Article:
These are a portion of the Breed Standard for the Vizsla in the US. I know that other countries have differing breed standards, but in the US, if a breeder is breeding to maintain the standard, they will follow the standard as it applies to tails and dewclaws.

"Tail set just below the level of the croup, thicker at the root and
docked one-
third off. "

"Forelegs straight and muscular with elbows close. Feet cat-like, round and
compact with toes close. Nails brown and short. Pads thick and tough. The removal of dewclaws,
if any, on front and rear feet, is strongly recommended,
in order to avoid injury when running in
the field."

I won't say that it is right, or wrong, just the standard.
 

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...
Same with declawing a dog, there is no reason to do it other than an the owner thinks its a good idea (it isn't) and probably they don't like getting an odd scratch here and there. Declawing results in a gradual weakening of leg, shoulder, and back muscles in dogs and should be avoided unless they have an infected claw. Anyone who tells you different doesn't know what they are talking about.

In fact its the same with humans without a big toe nail it affects gait and balance.
Just to confirm: are you talking about the dewclaw? The dewclaw is non weight-bearing and its presence or absence is not going to affect the leg, shoulder, & back. Not the same as the human toe at all.
 

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Just to confirm: are you talking about the dewclaw? The dewclaw is non weight-bearing and its presence or absence is not going to affect the leg, shoulder, & back. Not the same as the human toe at all.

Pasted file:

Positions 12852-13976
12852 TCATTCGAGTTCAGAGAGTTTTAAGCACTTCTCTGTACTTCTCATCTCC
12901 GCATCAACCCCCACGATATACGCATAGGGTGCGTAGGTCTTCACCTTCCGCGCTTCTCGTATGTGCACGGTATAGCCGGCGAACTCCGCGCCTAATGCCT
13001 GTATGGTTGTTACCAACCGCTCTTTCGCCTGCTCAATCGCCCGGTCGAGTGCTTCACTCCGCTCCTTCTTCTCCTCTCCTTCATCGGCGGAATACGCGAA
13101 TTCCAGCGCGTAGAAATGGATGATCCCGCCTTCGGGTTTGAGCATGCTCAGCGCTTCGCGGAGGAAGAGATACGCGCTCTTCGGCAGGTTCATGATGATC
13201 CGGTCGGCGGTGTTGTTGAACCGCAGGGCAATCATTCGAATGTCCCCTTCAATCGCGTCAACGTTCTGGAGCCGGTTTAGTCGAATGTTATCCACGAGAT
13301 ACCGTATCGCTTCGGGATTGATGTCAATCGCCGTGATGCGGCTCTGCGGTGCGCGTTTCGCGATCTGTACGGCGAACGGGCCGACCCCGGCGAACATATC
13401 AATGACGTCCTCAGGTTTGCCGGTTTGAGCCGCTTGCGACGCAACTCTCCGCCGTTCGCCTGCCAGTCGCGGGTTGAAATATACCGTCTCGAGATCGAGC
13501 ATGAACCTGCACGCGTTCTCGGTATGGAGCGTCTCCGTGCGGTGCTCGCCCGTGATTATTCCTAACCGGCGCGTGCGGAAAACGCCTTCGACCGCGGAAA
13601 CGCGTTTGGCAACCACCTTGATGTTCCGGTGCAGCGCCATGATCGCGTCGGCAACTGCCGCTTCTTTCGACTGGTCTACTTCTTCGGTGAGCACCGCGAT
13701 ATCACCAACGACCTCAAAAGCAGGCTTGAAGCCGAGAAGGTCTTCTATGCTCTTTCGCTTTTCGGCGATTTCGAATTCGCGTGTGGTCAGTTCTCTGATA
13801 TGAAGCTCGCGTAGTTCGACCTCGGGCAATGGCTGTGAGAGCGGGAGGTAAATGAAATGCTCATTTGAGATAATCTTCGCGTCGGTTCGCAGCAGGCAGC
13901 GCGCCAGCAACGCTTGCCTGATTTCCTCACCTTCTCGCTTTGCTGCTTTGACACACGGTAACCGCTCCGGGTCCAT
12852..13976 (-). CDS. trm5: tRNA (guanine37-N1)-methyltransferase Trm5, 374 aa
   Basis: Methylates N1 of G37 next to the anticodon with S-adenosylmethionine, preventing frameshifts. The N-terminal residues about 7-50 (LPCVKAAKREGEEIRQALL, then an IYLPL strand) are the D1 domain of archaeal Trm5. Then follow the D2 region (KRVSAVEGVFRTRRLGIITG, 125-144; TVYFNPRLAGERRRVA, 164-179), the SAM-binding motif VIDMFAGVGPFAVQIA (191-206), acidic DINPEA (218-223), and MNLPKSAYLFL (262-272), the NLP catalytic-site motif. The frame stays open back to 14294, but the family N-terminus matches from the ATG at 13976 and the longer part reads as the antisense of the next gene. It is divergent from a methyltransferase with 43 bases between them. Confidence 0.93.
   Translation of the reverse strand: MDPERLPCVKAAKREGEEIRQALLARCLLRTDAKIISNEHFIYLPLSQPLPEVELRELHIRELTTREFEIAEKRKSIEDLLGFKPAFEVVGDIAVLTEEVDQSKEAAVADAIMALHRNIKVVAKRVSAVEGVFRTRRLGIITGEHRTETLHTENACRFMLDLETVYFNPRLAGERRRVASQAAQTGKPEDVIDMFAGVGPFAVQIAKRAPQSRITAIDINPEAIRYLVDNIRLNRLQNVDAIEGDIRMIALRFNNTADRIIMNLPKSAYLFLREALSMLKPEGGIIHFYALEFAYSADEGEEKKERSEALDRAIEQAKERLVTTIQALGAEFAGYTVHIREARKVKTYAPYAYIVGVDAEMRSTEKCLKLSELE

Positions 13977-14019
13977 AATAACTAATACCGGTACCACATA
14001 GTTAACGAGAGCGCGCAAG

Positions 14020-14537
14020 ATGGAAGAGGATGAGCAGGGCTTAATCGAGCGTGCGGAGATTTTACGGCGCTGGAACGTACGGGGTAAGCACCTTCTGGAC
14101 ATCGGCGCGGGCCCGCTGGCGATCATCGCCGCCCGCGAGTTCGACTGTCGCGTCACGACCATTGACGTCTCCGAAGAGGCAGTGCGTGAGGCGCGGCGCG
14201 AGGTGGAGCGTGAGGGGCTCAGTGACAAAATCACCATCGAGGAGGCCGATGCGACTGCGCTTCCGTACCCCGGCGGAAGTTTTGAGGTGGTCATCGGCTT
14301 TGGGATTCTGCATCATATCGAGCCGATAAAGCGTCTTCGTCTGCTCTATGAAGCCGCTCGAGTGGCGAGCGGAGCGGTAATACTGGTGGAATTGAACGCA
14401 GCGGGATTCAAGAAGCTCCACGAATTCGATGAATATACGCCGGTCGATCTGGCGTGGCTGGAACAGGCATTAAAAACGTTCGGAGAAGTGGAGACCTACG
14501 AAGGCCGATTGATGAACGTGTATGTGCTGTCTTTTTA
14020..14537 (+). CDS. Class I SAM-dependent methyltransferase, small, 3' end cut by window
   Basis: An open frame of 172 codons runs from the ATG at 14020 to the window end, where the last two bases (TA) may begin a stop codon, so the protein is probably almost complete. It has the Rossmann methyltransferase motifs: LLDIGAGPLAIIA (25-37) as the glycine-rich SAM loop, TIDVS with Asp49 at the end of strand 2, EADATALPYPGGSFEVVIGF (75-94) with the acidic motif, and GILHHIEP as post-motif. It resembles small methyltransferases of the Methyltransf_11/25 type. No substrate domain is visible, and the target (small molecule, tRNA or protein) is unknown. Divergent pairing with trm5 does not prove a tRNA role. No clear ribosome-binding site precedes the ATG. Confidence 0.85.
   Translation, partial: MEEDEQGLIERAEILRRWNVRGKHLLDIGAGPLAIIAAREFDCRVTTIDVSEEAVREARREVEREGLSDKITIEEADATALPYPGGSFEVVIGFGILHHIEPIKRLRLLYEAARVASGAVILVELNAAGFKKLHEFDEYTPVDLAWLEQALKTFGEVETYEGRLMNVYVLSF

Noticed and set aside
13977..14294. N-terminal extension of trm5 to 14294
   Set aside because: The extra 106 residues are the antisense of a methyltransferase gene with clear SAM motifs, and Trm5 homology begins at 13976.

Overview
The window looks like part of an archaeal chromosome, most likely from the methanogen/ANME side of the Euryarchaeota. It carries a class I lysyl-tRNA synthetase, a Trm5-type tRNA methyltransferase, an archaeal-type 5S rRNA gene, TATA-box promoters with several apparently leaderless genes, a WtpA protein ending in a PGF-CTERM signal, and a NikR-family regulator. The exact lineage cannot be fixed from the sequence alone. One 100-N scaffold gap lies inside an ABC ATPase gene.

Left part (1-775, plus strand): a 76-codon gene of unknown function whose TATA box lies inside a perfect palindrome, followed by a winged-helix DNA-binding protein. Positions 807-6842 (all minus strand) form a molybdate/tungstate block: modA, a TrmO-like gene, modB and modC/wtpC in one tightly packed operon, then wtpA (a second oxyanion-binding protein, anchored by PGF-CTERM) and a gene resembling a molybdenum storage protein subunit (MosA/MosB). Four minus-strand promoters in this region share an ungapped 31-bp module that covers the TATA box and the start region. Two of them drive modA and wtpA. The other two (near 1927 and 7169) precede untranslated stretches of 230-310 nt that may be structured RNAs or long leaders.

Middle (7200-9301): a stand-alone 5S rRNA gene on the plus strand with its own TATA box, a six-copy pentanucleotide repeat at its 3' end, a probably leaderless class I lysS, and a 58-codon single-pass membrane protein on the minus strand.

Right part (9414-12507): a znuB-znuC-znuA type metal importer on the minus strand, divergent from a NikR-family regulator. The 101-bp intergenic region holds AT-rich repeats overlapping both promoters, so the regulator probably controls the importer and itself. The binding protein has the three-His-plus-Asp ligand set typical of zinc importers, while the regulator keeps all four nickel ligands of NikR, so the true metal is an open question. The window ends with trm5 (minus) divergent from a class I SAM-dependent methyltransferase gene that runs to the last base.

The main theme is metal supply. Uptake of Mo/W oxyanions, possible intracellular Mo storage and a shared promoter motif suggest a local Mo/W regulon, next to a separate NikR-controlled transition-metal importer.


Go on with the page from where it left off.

There's actually a lot of data that has been published recently showing that the dewclaw has a purpose and sporting dogs who have it removed are more predisposed to wrist injuries
 

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While I prefer my bird dog have the dew claws removed, they do serve a purpose.
 

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While I prefer my bird dog have the dew claws removed, they do serve a purpose.
TR, check out this article by Dr. Christine Zink https://www.woodhavenlabs.com/documents/dewclaws-injury.pdf
 

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Just to confirm: are you talking about the dewclaw? The dewclaw is non weight-bearing and its presence or absence is not going to affect the leg, shoulder, & back. Not the same as the human toe at all.
I stand corrected - the dewclaw is weight-bearing sometimes and has a function, sometimes. However, I still dispute, or let's say I'm skeptical, that "Declawing results in a gradual weakening of leg, shoulder, and back muscles in dogs ..." (B4rks).
 

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@organicthoughts
Baby aspirin was considered perfect safe for babies for soo many years. Until we found out it was not. They change the name from baby aspirin, to low-dose aspirin.
Grain free dog food hit the market. Many people thought you were a horrible pet owner, if you weren’t feeding it. Then we found out some of the grain free food was lacking a much needed ingredient for dogs.
There is so much information on the internet, and not all of it has veterinary clinical trials to back up the claims. Vets would have to start seeing/reporting a big difference in injuries. Noting if the dogs had dewclaws removed or not. Only then would one of the veterinary schools, consider doing clinical trials.

I’m not a
People need to do as I do type person.
I would rather share information, and have them decide for themselves.